Due to the weather and the fires I decided that, reluctantly (again), today would be my last day in Glacier NP.   I was planning to cross over into Canada at the Chief Mountain Port of Entry boarder crossing on a somewhat remote road (Hwy 17) about 45 minutes north of the Many Glacier area.  But before I left I wanted to get in one more hike in this beautiful park. So with that in mind I looked at my map and chose a remote hike that I could access from Hwy 17.  On my way to the trailhead I took a few more pictures of the Many Glacier area and got my first close look at Chief Mountain.  It was a gorgeous morning….of course it is, I’m leaving! ha ha

The trail I chose was the Belly River Trail (images).  The trailhead was literally 100 yards from the border crossing station. Once again I knew almost knowing about this trail and quite frankly, didn’t really expect much in the way of scenery.  But I was just looking to get out on the trail and for a good workout.  So off I went.

The trail begins by descending about 1000′ through a thick pine forest into the Belly River valley.  As I walked I did my standard, “Hey Bear!” about every 2 minutes or so and kept a close watch as this seemed, to me anyway, like prime bear territory.  After about 45 minutes or so I began to see breaks through the trees and I could make out some mountains on the other side of the valley.  I couldn’t see much at this point but I was starting to get a little excited. 🙂

I hiked for another 25 minutes or so and finally reached the river.  After that I hiked for probably another 1/2 and reached the first of 3 open fields and BAM…what a view!!!!

Ok, so now I’m excited! 🙂

I continued to hike stopping literally every 100 yards or so just to look around and take more pictures.  At this point I was thinking there’s not a trail in this park that doesn’t have an amazing view!  After oh, I don’t know, another 3/4 of a mile I came to the second open field and got my first view of Chief Mountain peaking above the mountains on my left.  I had read there was a trail off of this trail that went to Chief Mountain but my destination was the Belly River Ranger Station.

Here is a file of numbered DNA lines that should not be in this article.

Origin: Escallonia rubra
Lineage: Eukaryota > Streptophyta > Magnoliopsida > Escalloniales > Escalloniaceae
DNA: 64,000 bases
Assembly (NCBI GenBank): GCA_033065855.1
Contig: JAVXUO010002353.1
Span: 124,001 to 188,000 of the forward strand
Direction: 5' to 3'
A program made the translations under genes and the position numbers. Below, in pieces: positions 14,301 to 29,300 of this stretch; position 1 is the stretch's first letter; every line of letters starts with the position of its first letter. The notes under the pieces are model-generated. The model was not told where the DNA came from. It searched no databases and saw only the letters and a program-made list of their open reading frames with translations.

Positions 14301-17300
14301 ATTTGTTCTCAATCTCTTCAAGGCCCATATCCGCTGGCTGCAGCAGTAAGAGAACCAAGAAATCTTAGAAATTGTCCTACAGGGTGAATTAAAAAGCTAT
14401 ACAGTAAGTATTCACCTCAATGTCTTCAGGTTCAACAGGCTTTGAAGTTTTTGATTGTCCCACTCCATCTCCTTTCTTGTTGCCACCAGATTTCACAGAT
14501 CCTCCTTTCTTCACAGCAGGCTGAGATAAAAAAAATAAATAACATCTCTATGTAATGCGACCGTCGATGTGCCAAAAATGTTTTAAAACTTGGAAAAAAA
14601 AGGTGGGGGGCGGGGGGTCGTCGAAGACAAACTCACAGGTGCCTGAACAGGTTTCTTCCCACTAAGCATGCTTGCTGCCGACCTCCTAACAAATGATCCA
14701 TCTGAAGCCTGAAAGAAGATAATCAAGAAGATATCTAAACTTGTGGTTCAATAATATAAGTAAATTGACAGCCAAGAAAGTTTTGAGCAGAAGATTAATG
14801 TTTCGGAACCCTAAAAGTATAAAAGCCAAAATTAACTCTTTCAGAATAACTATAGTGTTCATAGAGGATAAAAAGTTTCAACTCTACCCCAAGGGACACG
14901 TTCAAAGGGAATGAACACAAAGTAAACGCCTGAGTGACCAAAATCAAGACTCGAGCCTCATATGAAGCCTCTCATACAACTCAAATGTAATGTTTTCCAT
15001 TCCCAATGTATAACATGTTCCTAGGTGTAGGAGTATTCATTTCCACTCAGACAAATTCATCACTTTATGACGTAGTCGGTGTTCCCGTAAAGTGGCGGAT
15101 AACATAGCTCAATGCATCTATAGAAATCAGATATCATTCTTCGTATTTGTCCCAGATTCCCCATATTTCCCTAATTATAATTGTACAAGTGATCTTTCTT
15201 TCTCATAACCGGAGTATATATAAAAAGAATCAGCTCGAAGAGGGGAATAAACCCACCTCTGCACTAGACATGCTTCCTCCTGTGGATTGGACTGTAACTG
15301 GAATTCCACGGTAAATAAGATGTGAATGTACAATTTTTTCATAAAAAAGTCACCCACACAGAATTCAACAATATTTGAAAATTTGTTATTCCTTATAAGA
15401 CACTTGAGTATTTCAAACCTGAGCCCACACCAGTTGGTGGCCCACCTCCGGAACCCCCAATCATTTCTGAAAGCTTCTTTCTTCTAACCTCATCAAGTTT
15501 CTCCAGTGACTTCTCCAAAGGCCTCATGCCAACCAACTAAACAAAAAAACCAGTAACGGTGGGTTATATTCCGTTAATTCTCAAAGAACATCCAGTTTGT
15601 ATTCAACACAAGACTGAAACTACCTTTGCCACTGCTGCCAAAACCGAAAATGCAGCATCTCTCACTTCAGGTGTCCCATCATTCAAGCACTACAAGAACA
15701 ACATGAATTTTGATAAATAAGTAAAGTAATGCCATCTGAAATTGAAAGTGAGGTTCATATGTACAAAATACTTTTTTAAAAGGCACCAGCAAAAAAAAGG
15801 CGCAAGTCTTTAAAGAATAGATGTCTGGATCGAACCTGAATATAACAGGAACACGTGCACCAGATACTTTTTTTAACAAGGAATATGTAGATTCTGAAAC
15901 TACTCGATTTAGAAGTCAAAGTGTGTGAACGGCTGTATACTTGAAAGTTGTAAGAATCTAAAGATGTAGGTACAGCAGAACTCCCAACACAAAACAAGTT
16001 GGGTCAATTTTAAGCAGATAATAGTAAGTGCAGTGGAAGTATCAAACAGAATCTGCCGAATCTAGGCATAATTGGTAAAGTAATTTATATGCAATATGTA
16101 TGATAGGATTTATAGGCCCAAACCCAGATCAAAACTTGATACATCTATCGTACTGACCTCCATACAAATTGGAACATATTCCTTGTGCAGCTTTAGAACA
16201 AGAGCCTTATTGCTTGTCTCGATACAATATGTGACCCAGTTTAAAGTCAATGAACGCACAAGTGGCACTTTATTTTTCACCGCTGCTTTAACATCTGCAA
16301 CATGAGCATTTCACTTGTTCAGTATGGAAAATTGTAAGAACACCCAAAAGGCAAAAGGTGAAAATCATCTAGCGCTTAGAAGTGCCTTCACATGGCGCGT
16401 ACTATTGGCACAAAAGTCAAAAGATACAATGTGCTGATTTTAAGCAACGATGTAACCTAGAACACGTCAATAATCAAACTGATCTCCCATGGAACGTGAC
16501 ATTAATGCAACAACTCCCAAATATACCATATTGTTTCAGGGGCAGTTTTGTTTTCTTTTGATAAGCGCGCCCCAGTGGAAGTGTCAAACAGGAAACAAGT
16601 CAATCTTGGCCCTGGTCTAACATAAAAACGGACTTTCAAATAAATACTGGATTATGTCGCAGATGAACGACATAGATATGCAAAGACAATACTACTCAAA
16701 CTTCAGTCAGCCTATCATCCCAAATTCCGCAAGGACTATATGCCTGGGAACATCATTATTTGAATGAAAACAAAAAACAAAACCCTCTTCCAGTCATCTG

Click here to see 360 view of the Belly River Valley

I hiked on for another mile or two and finally came to the junction for the camping area and the ranger station.  I continued on a little further and saw the ranger station to my left.  At this point the mountains to my left, front and right were just breathtaking. I made my way up to the station and a lady park ranger came out and met me on the porch.  We had a great conversation talking about the area, the park, the fires and she and her husbands lives at a remote ranger station.  She said they keep 3 horses and use them to get in/out of the station and to haul provisions every couple of weeks.  I have to say as I listened to her I was pretty envious.  We said our goodbyes and I started back down the trail…but not before I stopped and took several pictures.  For the comment in my Facebook post of the picture with the ranger station I said, “the best office in the world”.  It was truly beautiful there…..

Click here to see 360 view of the Belly River Ranger Station area